They have all been detained on suspicion of committing fraud by claiming overtime that they had not worked, according to officials.
Officers have drawn up emergency plans to ensure they have enough police to put on the streets following the clampdown.
Motorists have said there were noticeably fewer police directing traffic on Tuesday, despite sources saying officers who used to work in the traffic unit have been asked to return to fill the shortage.
Around 30 members of Malta’s traffic police force — from a total of about 50 — have been accused of fraudulently filing for hundreds of hours of overtime over at least a three-year period, according to police.
Some of the officers are also suspected of misappropriating fuel and using it for their own private vehicles.
Most of those taken in for questioning are squad members who use motorbikes, according to local media.
Malta’s prime minister, Robert Abela, celebrated the crackdown, saying it was good the police were investigating their own people.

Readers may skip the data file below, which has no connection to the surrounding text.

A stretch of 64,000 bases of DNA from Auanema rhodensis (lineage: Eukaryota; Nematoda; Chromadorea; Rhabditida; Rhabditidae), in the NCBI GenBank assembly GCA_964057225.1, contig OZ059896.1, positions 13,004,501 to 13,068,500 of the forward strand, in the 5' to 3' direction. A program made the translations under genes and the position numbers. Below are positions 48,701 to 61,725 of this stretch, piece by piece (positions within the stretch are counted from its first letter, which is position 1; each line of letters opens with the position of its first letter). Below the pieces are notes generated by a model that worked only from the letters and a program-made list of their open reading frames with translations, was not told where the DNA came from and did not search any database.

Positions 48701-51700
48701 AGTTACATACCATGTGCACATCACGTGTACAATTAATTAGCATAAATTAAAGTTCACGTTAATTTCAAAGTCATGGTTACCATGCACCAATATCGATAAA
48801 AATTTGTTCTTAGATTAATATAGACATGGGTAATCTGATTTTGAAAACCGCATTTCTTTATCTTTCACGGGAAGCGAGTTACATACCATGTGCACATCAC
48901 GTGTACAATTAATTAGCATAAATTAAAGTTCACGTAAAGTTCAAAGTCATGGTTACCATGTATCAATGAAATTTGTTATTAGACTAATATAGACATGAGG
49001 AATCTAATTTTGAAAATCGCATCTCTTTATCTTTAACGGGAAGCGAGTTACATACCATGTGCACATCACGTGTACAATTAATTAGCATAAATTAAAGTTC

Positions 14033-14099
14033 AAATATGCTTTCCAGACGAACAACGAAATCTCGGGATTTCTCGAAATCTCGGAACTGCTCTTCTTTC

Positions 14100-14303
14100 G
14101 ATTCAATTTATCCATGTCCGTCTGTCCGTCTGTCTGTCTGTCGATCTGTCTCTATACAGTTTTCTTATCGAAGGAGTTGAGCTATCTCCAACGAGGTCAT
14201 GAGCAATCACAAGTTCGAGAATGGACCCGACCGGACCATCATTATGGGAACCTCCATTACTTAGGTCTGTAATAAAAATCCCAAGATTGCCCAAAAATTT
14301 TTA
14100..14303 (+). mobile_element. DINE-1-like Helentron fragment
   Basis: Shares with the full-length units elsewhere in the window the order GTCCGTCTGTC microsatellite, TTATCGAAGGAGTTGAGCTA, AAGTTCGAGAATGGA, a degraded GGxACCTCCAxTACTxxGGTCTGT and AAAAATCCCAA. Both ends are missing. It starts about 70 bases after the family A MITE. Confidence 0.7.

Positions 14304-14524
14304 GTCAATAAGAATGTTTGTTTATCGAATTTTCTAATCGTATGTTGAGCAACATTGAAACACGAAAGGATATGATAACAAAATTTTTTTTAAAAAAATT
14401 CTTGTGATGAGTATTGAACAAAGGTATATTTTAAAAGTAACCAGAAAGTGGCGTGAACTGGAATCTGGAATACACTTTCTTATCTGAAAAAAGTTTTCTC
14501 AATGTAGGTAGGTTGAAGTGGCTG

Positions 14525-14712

“This confirms that we have a functioning police force,” said Mr Abela, who took office last month.
“If these investigations lead to people being taken to court or to disciplinary action being taken, then that is what will happen.”
Malta’s head of police stepped down earlier this year following a backlash over the investigation into the murder of Daphne Caruana Galizia, a journalist who investigated corruption in the country’s elite circles.
Lawrence Cutajar had faced criticism for not pursuing leads involving people close to the former prime minister, Joseph Muscat, who resigned late last year amid accusations of a cover-up.
The new PM has promised to strengthen the rule of law and improve good governance, both issues that Mr Muscat has been criticised for being too lax on.
Additional reporting by Reuters
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